Rheumatoid arthritis is a severe inflammatory disorder that begins at the joints in the body but can affect more than just the joints. It is a chronic, progressive, and disabling autoimmune disease. It causes inflammation, swelling, and pain in and around the joints and gradually begins to affect other parts of the body (body organs).
Rheumatoid arthritis in most cases begins in the hand and feet but can occur in any joint. It usually involves the same joints on both sides of the body simultaneously. That it is a systemic disease means that it can affect the whole body. The disease is a result of one’s immune system mistaking the body’s healthy tissues for foreign invaders.
Then when the immune system responds, inflammation occurs in the tissue or organ that is targeted. They begin mostly at joints and in the hands and feet specifically, but they can also appear in the lungs, eyes, and heart. The most common symptom of this disease is stiff joints. You feel that you are unable to move certain joints in the body, especially when getting up in the morning or after taking a particular position, probably sitting for a while. You may also experience unusual fatigue and a general feeling of being unwell.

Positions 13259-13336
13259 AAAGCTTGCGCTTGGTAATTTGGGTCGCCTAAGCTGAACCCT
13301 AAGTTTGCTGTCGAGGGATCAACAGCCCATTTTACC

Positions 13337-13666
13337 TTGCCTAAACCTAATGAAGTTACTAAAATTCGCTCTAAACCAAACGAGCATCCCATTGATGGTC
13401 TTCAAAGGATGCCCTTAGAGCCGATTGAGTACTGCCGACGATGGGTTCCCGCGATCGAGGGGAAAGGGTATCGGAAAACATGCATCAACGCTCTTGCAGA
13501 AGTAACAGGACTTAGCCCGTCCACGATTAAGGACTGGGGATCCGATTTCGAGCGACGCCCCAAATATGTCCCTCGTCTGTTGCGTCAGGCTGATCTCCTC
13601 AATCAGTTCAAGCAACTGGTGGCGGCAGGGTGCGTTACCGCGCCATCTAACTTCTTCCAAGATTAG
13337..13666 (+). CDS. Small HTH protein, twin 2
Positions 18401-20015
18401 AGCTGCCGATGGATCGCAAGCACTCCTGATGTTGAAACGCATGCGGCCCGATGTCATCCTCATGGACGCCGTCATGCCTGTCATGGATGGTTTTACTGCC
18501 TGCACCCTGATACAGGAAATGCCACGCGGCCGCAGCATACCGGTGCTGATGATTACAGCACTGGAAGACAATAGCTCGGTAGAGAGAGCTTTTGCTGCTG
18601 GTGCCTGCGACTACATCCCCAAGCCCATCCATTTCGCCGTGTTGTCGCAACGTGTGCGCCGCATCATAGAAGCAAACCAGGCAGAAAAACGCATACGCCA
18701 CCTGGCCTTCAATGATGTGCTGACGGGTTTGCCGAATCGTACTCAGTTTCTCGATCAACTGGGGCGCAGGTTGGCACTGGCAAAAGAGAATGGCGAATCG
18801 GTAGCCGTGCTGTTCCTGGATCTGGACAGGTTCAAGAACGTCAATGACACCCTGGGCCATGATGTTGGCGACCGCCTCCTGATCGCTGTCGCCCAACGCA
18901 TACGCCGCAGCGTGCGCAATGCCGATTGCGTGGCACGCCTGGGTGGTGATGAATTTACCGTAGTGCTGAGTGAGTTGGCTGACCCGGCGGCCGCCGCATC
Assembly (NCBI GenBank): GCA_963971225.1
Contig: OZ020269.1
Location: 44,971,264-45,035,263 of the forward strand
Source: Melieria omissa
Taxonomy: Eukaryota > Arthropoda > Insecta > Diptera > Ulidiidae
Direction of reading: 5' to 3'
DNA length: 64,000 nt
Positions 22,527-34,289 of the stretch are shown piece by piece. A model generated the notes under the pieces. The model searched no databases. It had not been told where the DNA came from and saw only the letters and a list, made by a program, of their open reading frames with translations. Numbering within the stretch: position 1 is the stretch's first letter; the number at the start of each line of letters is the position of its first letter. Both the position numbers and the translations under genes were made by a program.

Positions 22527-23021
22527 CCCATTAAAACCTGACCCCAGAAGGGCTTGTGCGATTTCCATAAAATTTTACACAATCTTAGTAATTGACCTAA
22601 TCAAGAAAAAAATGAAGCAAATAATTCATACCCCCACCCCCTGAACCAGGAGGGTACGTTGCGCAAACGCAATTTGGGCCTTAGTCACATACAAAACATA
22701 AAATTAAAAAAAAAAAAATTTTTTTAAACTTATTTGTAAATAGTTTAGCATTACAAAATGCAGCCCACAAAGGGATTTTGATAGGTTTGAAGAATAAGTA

Rheumatoid arthritis has gradually become a quite common disease in the US. The Rheumatoid Arthritis Support Network estimates that the disease affects up to 1% of the world’s population and over 1.3 million people in the United States. However, there have been new types of medications that have improved treatment options dramatically making it possible for one to recover fully from the disease. Nevertheless, severe cases of rheumatoid arthritis can still cause physical disabilities.